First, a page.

I am part of a homeschool co-op group and I love my role as a substitute tutor.
Our homeschool group, Classical Conversations, meets once a week and we cover a bunch of material together, practice giving speeches in front of others, and do a art/science project together.
Each and every week I get a surprise and have a new and different class of bright eyed kiddos excited to learn. I love the variety!
However, with 6 kids underfoot in the morning getting an unknown classroom set-up efficiently is a bit of a nightmare. A co-tutor and myself were moaning about the difficulties (the way you teach, you need a white board) and talked about how a transportable tri-fold board is and how it would make all the difference.
If only they came in “white boards”, we could prep at home and set-up is as easy as unfolding the board and putting a smile on my face! I happened to have some extra shower board lying around from a project (Thank you Lowes!!) and decided to see what we could come up with.
This is great and our tri-fold white board has been cherished by many of the tutors in our home-school group.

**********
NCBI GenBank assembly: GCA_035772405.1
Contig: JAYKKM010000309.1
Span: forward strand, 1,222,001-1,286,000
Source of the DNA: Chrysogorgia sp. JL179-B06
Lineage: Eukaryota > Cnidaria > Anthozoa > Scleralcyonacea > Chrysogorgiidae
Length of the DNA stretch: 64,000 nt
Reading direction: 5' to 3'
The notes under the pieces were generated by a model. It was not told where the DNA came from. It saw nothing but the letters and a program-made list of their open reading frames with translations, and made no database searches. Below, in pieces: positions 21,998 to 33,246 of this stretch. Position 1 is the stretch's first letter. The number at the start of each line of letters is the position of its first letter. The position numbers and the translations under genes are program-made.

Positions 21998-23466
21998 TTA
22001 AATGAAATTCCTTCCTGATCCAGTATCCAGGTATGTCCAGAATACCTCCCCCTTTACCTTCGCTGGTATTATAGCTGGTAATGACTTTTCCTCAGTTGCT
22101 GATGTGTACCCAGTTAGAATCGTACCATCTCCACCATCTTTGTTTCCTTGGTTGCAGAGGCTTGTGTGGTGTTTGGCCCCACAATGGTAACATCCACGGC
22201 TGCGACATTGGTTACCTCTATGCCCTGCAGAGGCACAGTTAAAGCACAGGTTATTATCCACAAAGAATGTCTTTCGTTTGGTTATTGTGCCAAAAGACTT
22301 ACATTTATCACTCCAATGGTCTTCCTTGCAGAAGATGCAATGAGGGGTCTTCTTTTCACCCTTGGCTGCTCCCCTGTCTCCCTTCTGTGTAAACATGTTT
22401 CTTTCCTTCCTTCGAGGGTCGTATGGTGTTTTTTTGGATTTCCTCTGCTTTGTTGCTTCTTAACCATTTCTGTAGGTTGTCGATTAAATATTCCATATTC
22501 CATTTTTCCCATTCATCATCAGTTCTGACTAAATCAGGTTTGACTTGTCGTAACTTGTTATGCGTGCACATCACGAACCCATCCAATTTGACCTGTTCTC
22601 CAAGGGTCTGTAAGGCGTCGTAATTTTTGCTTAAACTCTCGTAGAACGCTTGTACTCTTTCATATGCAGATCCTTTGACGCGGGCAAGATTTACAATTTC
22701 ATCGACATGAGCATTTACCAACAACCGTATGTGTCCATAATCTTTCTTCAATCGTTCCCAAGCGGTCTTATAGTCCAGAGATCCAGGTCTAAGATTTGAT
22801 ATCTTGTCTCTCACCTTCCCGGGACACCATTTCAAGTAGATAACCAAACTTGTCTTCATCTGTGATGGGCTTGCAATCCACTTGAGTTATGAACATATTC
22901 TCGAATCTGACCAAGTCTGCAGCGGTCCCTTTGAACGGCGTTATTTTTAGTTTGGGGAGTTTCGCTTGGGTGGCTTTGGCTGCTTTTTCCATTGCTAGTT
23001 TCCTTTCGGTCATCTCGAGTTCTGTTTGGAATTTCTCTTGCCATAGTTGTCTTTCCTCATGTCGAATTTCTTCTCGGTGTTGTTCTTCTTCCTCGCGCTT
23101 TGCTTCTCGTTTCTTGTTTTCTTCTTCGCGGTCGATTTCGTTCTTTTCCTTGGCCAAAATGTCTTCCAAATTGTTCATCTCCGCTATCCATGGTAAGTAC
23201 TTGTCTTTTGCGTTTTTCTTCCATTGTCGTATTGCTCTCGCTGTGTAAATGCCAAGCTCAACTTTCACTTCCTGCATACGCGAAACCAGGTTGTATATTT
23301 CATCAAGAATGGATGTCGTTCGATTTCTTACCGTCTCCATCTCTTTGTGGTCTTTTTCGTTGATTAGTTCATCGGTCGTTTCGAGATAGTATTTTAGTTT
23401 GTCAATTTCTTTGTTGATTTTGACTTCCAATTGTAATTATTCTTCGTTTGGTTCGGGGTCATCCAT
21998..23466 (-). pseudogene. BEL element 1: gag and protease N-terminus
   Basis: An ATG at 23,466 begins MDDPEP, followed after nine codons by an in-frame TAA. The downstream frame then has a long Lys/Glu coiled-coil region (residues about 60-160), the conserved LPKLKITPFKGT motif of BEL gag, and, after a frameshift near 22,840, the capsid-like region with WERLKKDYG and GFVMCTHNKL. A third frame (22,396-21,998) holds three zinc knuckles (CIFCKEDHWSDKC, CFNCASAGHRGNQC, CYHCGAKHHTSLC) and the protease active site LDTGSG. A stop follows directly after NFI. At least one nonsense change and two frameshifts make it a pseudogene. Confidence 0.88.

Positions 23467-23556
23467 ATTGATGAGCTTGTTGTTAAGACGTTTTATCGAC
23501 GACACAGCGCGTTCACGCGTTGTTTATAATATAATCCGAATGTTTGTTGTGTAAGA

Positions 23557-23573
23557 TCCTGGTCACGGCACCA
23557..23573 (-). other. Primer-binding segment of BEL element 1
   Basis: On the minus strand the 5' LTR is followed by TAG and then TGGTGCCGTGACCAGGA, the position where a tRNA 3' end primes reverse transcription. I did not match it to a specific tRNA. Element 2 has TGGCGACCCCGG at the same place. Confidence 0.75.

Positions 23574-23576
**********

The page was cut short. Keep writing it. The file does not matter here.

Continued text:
What you need to make your dry erase board:
1 – shower board from Lowes. It comes in 4×8 ft sheets. I have them cut the board while we are there. Each full-size shower boards make two tri-fold dry erase boards.
2 – a roll of duct tape.
3 – a pencil.
The assistance staff at Lowes were very helpful and cut my shower board for me at no additional cost. I needed the following segments cut down from the board:
- 2 – 2ft x 3 ft, this is the center of the board
- 4 – 1ft x 3 ft, these are the wings
To start I taped all the outside edges. You want the tape to go around the edges of the board to create a “frame” of sorts. Try to lay the tape down as evenly as possible and push out the air bubbles as you go.
After you have the edges taped, you will need the pencil. I laid the pencil between the main section and the wing to create the gap between the segments of the board.
The “wings” need to be evenly spaced with enough gap in the tape for a “flex” enabling the board to bend. Tape both the front and the back of the bend – and you are done!
This project took me about 15 minuets to do after getting home with my pre-cut segments. Another perk, this whole project cost under 15$ to make. The shower board cost 12$ and the knock-off brand of duct tape was 2$. That is under 8$ per board!
These are great resources for a school-room.
What are your favorite homeschooling materials?
The Quirky Mommas are a part of the Lowe's Creative Network. As a Lowe's Creator, we receive information from Lowes along with gift cards to cover purchase expenses. All opinions expressed are our own.
We love the DIY projects that you help inspire and facilitate.